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“I never thought anybody could relate to the characters.” Curt Jaimungal says this to me about his characters in I’m Okay, the anti-romantic comedy that’s been hitting Toronto’s screens this year. Yet, the story Jaimungal tells is, at its core, deeply human: it’s about the end of love, and even moreso about how sometimes, there’s simply no remedy for it. But it’s also not about love at all: it’s about Deen Pine, the protagonist, in and out of love, and about how easy it is to mistake love for comfort and boredom for unhappiness or loneliness. It’s also about that classic Millennial struggle that in some way unites Toronto’s youth: what is the thing that guides you? why is it so easy for that to be romance? how do you get over a breakup when it leaves you aimless?

It’s also about being “unabashedly Toronto.” “Toronto’s a part of the storyline,” Jaimungal explains. “Sometimes people say, ‘The city is such a character.’ And what they really mean is: ‘You showed lots of shots of the city.’ But I wanted that to really, actually be the case here.” And he does: I’m Okay is a part of the Torontonian vanguard that refuses to dilute its Canadian-ness by letting it become a backdrop for a nameless American city. The spaces he uses for the shots are recognizable, from the countless shots of the CN Tower to the statue in front of G’s Fine Foods; they are proudly Torontonian.

The physical spaces Jaimungal chooses for I’m Okay aren’t the most Torontonian thing about it. He weaves his characters’s narratives together in that purposefully random way that, in my experience, only Toronto can do. The protagonist is Deen Pine, but the film is just as much about him as it is about Jack, a homeless man Deen regularly chats with on Philosopher’s Walk. Hani, Deen’s best friend, is ‘perfect bisexual’ (a Torontonian epithet if I’ve ever heard one), and a soon-to-be businessman. Then there is Lynda, an ex and the generic desireable white girl whose personality we see more through Deen’s construction of her than her own actual actions.


 Photo Credits: Jesse Read

This reflects not only Jaimungal’s creative intentions for the film, but also his motivation to make I’m Okay, a movie produced within just three months on an (abysmal) budget of less than CAD 25,000, that is now one of the most successful films in Toronto’s indie scene. He says, “I wanted to lead by example..., and show that you can have a successful film—also a profitable film. No indie film even makes a dollar, let alone break even or make a profit. And in Toronto in particular, there’s so many different stories that can be told.... I’m interested in showing people how to [make film] sustainably, and do it so it actually impacts others.”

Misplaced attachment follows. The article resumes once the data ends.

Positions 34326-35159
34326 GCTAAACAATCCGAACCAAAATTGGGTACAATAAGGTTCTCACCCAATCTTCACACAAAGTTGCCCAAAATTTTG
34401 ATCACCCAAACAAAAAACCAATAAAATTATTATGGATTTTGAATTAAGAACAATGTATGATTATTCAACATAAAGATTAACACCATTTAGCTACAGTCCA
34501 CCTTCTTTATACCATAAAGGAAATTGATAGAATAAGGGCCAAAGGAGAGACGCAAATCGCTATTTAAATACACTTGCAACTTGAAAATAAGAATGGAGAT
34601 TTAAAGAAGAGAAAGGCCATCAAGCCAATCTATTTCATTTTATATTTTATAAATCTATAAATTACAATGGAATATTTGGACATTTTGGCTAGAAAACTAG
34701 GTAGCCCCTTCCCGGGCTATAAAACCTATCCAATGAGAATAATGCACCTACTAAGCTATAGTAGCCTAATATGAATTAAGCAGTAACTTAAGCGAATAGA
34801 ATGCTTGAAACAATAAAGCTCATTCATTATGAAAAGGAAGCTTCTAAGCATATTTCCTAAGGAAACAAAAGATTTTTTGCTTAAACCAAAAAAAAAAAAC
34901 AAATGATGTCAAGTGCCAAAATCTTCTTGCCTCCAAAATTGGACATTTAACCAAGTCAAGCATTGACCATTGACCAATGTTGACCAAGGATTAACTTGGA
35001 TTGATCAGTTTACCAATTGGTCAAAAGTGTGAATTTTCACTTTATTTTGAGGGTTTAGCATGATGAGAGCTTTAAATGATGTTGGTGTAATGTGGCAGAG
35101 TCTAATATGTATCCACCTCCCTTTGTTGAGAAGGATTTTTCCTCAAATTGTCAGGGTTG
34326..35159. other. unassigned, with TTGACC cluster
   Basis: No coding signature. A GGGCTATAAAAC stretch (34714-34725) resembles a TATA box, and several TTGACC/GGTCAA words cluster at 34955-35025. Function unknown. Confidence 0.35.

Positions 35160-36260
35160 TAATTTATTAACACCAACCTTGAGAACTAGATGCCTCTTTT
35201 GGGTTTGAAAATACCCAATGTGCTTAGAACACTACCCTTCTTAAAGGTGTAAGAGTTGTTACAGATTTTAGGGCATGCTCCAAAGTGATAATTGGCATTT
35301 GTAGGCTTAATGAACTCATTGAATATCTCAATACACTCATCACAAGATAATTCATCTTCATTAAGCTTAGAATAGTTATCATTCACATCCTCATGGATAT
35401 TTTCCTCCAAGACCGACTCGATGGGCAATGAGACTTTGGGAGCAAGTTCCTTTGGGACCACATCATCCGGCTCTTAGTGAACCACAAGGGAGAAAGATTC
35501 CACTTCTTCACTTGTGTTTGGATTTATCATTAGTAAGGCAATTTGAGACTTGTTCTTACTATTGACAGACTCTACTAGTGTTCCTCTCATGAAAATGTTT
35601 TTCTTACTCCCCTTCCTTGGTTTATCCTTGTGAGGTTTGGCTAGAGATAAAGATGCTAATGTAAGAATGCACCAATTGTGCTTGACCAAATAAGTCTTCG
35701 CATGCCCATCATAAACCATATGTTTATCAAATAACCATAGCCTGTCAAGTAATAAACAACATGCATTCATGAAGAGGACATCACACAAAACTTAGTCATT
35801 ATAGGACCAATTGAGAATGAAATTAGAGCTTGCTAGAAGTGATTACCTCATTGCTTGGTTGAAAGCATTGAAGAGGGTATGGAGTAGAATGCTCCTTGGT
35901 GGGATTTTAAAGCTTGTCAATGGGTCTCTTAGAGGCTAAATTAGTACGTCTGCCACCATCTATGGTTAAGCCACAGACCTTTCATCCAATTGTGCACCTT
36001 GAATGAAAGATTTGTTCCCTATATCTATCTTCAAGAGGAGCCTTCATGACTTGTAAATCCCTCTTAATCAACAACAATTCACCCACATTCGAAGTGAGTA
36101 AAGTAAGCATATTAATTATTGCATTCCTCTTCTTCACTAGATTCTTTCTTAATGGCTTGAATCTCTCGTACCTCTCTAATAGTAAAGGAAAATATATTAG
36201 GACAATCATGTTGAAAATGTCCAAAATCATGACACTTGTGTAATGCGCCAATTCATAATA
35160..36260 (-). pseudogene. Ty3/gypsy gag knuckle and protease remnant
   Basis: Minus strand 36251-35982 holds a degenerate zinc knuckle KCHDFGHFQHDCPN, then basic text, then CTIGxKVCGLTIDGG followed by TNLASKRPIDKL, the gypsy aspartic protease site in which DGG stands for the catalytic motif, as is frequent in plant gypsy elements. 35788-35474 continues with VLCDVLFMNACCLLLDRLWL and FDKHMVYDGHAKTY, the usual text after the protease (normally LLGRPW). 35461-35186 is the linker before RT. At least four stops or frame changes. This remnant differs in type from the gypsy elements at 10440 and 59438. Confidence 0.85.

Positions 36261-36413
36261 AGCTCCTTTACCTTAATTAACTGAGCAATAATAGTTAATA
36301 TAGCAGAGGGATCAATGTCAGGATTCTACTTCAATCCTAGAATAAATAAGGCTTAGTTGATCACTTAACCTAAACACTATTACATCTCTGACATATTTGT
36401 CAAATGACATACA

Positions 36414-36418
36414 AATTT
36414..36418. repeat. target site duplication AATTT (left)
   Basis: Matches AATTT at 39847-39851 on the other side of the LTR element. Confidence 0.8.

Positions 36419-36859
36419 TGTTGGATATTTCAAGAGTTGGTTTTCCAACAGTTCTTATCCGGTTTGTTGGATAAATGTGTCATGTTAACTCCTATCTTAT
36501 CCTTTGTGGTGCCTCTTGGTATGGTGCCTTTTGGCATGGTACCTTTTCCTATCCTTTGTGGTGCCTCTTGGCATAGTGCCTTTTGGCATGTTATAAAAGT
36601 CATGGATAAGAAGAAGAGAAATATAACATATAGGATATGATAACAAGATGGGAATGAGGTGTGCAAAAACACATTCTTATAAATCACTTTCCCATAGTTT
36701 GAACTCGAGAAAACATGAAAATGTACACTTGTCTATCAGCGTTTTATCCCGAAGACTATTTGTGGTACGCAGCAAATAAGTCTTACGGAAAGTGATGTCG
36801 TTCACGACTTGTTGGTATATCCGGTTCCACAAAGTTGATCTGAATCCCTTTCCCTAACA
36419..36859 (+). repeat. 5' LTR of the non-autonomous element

There is duality in its purpose, where the point of I’m Okay is to tell Jaimungal’s own story but also just to exist. A desire to stir and to create exists. This is all reflective of how deliberate he is about every element of the film. The absurdist magical realism style Jaimungal chose leaves room for interpretation and creates at least as many questions as it does answers. To a certain extent, he explains, it’s meant to reflect real life, and the fact that often, closure is a pipe dream. “Life is not a neat thing. It doesn’t have a neat ending. One of the characters asks, ‘Are you watching to be entertained, to learn or challenge yourself ?’ And that was almost a meta-comment of the movie. Are you watching this movie to be entertained? If so, then it’s just a regular comedy. But really, it’s meant for you to learn or watch it with more perspective about yourself, or to look at it later. So some things are meant to be unresolved, in the way that a lot of other things are unresolved.”

He also brings up the importance of his heavy use of symbolism throughout the movie—he has an answer to all the questions the film will leave you with, but he certainly won’t hand them to you. “If you watch it, there’s enough clues to point you in what I consider to be the right direction, but your interpretation is still as valid as anybody else’s.” And that’s the whole point—not only of I’m Okay, but of Jaimungal’s entire body of work—to give the audience the building blocks to write their own interpretation, and their own story.

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